What happens to the installation once its period of exposition is over? Are some parts recycled? Is it disposed of completely? The Open Sky project can be dismantled to the point in which it is stored almost entirely in a single container, as though it were an item of flat-pack furniture. With regards to the future, we are working on this, and it also depends on how the Milan public receive the work.
What direction do you think your career will take? Do you have any dream projects you’d like to be working on in Times Square, or Red Square? Following the oceans of the East and West Coasts, the Californian desert and now Milan, I would like to add other natural scenery to my work. I can say that I am currently preparing three large-scale installations, all characterised by the use of mirrors, colour and LED lights, which allow for the blending of reflections and colours in a controlled manner. These works are programmed for the end of this year and the beginning of the next.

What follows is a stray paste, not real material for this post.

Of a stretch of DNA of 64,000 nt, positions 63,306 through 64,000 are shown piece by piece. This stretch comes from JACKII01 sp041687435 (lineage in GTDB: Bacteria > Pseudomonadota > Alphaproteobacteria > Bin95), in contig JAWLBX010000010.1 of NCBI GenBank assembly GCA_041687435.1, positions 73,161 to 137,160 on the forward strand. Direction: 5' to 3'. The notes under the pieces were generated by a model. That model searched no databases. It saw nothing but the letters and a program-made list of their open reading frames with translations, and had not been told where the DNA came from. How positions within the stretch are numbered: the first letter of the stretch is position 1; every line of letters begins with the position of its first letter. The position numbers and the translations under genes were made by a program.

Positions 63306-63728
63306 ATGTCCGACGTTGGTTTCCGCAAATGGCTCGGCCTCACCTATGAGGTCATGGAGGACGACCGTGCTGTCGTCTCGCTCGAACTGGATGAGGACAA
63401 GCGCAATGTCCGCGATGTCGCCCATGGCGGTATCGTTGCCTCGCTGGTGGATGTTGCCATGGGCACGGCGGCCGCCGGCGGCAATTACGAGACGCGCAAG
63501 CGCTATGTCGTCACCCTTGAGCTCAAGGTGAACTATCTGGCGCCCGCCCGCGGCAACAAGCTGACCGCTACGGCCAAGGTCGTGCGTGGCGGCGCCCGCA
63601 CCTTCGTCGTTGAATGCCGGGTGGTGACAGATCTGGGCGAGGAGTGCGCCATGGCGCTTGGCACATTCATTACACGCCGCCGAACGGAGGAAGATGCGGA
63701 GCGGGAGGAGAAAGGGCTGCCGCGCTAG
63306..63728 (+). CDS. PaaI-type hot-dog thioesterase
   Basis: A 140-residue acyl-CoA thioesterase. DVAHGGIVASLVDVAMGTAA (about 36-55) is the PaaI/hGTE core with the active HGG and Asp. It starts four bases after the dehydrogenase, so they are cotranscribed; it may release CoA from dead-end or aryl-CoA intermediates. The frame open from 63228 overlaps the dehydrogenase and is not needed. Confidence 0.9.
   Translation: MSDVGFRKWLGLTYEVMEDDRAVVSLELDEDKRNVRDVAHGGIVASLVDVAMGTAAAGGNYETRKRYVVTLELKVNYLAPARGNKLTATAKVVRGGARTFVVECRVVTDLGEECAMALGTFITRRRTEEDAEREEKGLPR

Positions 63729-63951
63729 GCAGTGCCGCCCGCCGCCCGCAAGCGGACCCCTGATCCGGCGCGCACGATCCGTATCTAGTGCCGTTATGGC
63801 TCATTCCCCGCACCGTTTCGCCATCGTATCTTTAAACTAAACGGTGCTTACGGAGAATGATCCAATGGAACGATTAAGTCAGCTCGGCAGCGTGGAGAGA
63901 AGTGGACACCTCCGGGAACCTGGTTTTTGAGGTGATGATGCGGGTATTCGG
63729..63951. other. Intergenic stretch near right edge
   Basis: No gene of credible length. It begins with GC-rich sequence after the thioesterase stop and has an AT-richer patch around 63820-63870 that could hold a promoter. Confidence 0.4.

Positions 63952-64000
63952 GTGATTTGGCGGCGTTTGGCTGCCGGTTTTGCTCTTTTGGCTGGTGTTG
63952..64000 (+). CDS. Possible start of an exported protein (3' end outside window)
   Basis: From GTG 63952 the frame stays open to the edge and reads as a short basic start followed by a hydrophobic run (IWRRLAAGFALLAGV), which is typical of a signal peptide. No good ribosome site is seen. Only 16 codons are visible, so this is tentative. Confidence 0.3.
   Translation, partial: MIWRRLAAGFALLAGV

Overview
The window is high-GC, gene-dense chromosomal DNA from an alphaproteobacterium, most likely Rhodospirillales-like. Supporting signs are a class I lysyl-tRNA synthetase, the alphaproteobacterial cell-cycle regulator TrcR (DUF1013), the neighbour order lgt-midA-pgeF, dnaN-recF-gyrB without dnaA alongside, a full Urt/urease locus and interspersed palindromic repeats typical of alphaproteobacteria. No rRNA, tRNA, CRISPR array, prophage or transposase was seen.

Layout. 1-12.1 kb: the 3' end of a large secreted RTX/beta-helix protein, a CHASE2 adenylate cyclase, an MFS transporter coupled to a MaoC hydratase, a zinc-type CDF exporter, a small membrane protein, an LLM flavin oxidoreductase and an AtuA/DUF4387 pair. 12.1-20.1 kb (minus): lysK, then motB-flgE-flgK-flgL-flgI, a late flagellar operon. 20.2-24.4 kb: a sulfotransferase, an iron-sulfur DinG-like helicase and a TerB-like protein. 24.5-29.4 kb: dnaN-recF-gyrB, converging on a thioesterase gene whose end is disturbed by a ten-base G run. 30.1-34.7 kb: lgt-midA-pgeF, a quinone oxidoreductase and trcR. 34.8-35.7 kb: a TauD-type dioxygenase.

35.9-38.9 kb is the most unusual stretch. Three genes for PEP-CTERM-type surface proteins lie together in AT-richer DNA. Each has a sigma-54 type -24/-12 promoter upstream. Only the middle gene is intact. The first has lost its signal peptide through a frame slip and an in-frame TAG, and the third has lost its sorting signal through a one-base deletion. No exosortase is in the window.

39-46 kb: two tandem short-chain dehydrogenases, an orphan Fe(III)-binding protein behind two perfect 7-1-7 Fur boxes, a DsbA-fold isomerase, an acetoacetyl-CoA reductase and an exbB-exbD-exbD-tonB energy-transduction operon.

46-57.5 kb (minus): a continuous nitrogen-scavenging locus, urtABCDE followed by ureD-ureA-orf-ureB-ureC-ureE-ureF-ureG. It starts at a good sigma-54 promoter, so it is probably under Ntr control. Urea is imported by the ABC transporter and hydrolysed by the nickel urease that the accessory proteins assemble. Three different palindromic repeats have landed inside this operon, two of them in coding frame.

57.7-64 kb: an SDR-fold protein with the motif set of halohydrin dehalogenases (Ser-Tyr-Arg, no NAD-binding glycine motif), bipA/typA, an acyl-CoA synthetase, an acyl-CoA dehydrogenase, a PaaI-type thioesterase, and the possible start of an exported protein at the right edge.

Do you have books, or works of art, that you consult or regularly observe for inspiration? Immediately following Milan, I have programmed a conscious trip to the Donald Judd foundation in Marfa, Texas. This is an isolated place where one can admire the works of the artists that I mentioned earlier. However, I gain inspiration for my work from all sources, I watch and read everything. However, one important source of ideas is Mark Rothko, and his special use of colour. I have always wanted to admire the surface of one of his paintings through my techniques. We will see.
- Open Sky
- Phillip K. Smith III
- Opening dates:
- 17 April 10am-8pm | 18,19 April 10am-5pm | 20,21 April: 10am-20pm
- Palazzo Isimbardi
- Corso Monforte 35, Milan